This blog is the second in a two-part series on the State of Mobile Money in Sub-Saharan Africa.
In our last post, we explored mobile money as the driving force for financial inclusion in Sub-Saharan Africa, and the increasing digitisation of use cases across different sectors – many of which were not imagined in the early days of mobile money. This post focuses on the future of mobile money. Looking ahead, we see three key areas of future growth in mobile money across Sub-Saharan Africa.
Africa’s mobile money sleeping giants
The average annual growth rate in account adoption across Sub-Saharan Africa is lower than the global average (13.6% vs 19.8%) and, in many markets, providers are shifting their focus on driving usage rather than acquiring new customers. However, there is still a tremendous opportunity to unlock growth and increase financial inclusion in the continent’s mobile money sleeping giants: Nigeria, Ethiopia and Egypt. Home to a combined adult population of over 242 million, Africa’s three most populated countries have experienced limited availability of mobile money services and low rates of financial inclusion.
All three markets have had unfavourable conditions for mobile money uptake, to date. In Nigeria and Egypt, for instance, regulatory frameworks have allowed few players to offer mobile money services. In Ethiopia, a strictly regulated telco, restrictions on competition, intermittent internet connectivity, and low levels of consumer trust and financial literacy have created barriers to uptake and market entry. These conditions are reflected in their low scores on the GSMA’s Mobile Money Regulatory Index.
But this won’t be the case for long. In 2018, Nigeria and Egypt softened their policies to allow new players to offer mobile money, including mobile network operators. Promising signs of Ethiopia moving closer to opening the mobile market are also emerging. We anticipate that these reforms could spark a wave of adoption in these three countries with the potential to unlock over 110 million new mobile money accounts in the next five years.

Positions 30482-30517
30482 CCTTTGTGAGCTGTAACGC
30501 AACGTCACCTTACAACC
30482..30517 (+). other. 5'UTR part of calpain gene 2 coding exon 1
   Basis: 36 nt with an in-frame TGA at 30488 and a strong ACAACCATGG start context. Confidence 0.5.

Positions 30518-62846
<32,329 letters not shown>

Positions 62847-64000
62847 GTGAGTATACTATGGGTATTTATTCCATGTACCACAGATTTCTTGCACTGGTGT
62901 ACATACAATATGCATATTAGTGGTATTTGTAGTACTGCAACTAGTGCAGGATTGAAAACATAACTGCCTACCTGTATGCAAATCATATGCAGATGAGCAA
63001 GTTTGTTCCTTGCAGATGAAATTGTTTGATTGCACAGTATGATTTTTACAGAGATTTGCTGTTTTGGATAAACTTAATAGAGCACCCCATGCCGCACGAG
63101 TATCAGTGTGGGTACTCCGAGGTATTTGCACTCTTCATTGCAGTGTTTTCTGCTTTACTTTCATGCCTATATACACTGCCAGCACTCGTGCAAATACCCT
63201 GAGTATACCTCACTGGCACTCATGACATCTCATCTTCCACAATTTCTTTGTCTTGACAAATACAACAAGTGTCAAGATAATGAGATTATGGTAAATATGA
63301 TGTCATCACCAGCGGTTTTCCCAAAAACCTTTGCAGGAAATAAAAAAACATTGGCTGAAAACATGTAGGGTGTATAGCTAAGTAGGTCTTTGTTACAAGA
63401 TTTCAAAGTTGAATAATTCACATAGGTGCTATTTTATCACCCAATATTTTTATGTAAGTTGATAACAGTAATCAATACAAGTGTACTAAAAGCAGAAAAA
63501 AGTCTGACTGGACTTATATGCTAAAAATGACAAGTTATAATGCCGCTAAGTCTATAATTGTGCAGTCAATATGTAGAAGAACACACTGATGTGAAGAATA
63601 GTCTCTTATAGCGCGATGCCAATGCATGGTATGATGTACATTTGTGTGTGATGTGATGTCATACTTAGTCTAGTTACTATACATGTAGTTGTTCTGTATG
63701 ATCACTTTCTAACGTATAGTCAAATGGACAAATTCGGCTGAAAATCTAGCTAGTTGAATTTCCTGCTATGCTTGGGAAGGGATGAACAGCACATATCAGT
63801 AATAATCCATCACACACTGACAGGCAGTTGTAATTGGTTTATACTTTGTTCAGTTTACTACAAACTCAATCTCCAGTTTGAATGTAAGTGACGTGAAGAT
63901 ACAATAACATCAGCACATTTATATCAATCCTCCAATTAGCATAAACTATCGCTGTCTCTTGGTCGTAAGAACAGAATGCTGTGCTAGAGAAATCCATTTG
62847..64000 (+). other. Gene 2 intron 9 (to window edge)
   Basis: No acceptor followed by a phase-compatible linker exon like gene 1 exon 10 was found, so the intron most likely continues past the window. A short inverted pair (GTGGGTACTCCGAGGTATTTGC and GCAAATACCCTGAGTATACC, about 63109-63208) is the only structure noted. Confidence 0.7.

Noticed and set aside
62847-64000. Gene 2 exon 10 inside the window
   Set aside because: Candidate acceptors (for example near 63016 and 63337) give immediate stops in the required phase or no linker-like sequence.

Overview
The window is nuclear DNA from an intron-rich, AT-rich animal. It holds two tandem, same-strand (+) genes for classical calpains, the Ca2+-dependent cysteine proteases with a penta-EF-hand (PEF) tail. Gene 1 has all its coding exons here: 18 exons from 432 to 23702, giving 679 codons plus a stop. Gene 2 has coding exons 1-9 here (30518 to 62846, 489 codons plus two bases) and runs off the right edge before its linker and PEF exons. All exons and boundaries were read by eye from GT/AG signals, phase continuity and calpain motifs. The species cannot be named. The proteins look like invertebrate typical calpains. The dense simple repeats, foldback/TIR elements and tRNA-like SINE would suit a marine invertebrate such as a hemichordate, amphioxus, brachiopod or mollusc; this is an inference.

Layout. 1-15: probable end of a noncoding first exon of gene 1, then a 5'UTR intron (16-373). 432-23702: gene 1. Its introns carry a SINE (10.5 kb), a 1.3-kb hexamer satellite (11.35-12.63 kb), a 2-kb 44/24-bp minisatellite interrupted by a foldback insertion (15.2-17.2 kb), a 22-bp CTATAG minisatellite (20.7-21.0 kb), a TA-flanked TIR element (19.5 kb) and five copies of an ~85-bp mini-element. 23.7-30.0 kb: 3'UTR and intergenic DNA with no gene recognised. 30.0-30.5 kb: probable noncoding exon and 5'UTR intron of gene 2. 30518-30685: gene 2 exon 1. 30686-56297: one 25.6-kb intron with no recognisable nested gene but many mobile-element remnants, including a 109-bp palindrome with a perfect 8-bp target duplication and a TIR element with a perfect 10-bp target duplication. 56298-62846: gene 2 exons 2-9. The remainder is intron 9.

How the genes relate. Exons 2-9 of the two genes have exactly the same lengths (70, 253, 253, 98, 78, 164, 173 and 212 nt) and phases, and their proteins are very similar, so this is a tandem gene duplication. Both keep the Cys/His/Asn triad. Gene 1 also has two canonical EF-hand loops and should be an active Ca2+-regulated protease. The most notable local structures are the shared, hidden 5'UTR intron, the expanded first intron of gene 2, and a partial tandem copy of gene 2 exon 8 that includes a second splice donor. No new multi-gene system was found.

Sectors on the cusp of transformation: MSME and e-commerce
Micro, Small and Medium Enterprises (MSMEs) play a major role in economic development across the region. According to the IFC, MSMEs account to roughly 90% of all businesses across Sub-Saharan Africa, and contribute to 78% of the region’s employment. These figures are significantly higher when informal MSMEs are included. Despite this, the majority of MSMEs’ financial needs are not currently being met across the region. We see a huge opportunity for mobile money providers to bridge this gap and offer solutions tailored to MSMEs’ needs. In fact, our recent research in two Sub-Saharan African countries showed that approximately 80 per cent of MSMEs have a mobile money account and, of these, 83 per cent were using it for business needs.
Fortunately, mobile money providers in the region are increasingly recognising this opportunity. 46% of Sub-Saharan African respondents to our 2018 annual Global Adoption Survey highlighted building enterprise solutions as one of their top three strategic priorities. Mobile money offers a host of benefits to MSME customers, such as the proximity and service of agents, and for the flexibility and ease of processing a payment. Mobile money providers can capitalise on this untapped opportunity by offering MSMEs differentiated rates and tools that help with their day-to-day management of their business, such as customer analytics, inventory management and accounting.